Workflow Forms Overview
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Adding forms to workflows enable you to make your workflows more dynamic and flexible. Forms enable you to gather information from users at predefined times in the workflow's life, as well as let users interact with the tasks for that workflow.
Windows SharePoint Services 3.0 workflows are forms agnostic. You can use any forms technology you choose, as long as your forms are capable of:
Invoking the Windows SharePoint Services 3.0 object model.
Generating the data necessary to send to the Windows SharePoint Services 3.0 object model.
Receiving and parsing the required data from the Windows SharePoint Services 3.0 object model.
Any information passed to the form on load is formatted as a string, as is the data the form must pass back to the Windows SharePoint Services 3.0 object model when the user submits the form. Although this string is typically XML, you can use any data format that can be formatted as a string, as long as your form is able to generate strings in that format, as well as parse strings it receives.
For example, you can use custom ASPX pages as your custom forms, and XML as the data format in which to format your data.
You specify the custom forms you want to use in the workflow template definition rather than in the workflow itself.
Workflow forms are late-bound to the workflow assembly, through information you supply in the workflow template definition XML file. The workflow template definition schema contains elements for denoting the URL of the various types of forms you can use with Windows SharePoint Services workflows. This includes the ability to create elements for forms for any custom workflow modifications, as well as forms for the various types of SharePoint tasks used in the workflow.
In most cases, the workflow assembly itself contains no information about or link to the workflow forms themselves. Developers can change the workflow forms to be used just by editing the workflow definition XML, without having to recompile the workflow assembly itself. The one exception to this is workflow modifications; each activity that enables a workflow modification must contain the GUID of the form for that workflow modification.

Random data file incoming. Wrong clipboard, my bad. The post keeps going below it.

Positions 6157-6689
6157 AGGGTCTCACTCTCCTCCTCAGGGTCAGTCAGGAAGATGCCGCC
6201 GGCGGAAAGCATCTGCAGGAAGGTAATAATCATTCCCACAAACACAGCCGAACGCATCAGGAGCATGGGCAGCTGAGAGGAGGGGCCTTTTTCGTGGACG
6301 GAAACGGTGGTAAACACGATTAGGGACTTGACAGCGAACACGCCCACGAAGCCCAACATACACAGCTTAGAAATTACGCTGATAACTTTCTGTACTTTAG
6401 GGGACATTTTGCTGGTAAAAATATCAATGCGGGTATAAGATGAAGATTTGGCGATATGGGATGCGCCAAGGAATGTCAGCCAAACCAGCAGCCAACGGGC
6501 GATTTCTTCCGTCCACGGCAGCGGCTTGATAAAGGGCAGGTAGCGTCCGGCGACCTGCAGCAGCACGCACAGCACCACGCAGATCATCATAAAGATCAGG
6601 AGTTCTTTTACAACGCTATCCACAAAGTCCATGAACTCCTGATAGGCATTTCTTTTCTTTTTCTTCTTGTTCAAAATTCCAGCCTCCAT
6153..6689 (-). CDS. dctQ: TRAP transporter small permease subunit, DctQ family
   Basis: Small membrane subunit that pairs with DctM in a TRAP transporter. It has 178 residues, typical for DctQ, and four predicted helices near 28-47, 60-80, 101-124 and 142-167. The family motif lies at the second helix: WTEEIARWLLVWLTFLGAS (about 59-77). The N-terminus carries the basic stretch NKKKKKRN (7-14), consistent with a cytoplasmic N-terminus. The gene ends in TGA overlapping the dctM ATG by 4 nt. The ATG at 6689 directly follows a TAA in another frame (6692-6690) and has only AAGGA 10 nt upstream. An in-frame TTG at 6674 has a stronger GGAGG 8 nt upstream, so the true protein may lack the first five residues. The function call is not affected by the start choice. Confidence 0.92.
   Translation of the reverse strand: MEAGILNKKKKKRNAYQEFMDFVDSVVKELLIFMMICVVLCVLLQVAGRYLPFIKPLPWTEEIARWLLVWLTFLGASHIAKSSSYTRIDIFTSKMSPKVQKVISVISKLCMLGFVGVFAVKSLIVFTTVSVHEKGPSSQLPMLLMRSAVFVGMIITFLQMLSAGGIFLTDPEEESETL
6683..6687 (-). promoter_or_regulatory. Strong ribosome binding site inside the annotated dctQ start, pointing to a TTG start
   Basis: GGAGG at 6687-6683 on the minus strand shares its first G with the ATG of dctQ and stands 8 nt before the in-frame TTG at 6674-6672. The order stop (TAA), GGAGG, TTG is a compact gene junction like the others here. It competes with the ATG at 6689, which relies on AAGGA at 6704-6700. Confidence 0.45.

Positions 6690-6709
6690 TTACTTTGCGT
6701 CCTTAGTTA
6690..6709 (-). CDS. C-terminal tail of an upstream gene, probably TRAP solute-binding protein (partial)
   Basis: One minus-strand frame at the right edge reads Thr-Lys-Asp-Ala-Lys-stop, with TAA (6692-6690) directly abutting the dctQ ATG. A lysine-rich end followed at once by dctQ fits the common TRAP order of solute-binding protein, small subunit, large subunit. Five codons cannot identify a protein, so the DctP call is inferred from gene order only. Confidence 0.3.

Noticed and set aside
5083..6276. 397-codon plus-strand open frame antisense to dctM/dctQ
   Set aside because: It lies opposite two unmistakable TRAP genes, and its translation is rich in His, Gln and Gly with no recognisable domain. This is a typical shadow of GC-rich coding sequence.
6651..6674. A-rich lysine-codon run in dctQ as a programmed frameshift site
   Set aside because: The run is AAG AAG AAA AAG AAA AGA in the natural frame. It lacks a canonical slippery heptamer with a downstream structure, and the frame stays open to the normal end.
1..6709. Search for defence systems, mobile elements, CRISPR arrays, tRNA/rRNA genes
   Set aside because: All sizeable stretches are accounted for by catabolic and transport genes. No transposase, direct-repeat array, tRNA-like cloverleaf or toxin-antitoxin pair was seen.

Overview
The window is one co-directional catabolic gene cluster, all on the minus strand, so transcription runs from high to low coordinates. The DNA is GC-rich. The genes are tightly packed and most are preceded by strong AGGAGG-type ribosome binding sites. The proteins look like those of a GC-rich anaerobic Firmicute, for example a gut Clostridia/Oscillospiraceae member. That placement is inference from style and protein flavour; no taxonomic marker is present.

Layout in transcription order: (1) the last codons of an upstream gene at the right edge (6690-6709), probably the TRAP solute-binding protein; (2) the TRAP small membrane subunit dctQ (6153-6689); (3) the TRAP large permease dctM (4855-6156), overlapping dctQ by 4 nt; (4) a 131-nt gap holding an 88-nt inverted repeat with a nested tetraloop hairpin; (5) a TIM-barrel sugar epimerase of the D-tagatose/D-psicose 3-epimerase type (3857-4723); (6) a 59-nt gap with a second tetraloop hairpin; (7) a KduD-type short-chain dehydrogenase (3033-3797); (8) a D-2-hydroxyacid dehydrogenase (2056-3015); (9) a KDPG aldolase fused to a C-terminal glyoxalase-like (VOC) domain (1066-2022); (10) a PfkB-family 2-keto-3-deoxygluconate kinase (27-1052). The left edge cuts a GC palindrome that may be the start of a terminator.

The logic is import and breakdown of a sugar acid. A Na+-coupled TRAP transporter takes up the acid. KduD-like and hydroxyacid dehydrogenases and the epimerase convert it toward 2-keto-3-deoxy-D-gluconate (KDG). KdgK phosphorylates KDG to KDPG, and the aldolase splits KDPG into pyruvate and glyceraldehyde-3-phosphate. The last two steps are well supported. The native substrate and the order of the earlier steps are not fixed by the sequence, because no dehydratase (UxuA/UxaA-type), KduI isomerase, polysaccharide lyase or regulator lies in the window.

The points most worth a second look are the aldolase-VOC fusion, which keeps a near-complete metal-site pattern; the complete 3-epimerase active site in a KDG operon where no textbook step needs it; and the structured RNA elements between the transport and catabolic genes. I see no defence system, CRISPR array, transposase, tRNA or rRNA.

Three types of forms are used in Windows SharePoint Services 3.0 workflows:
Association and Initialization Forms Association and initialization forms are displayed for users to fill out before any workflow is actually started. You can use these forms to enable users to set parameters and other information for the workflow before it starts.
For more information, see Workflow Association and Initiation Forms (Windows SharePoint Services).
Modification Forms Modifications are options you present to users to change the workflow as it's running on an item. You can then create modification forms that enable users to specify the parameters of the modification.
For more information, see Workflow Modification Forms (Windows SharePoint Services).
Task Forms You can also specify custom forms for the tasks in your workflow. Because tasks are SharePoint items that are assigned a content type, however, the content type actually determines the custom forms used with the task type.
For more information, see Workflow Task Forms (Windows SharePoint Services).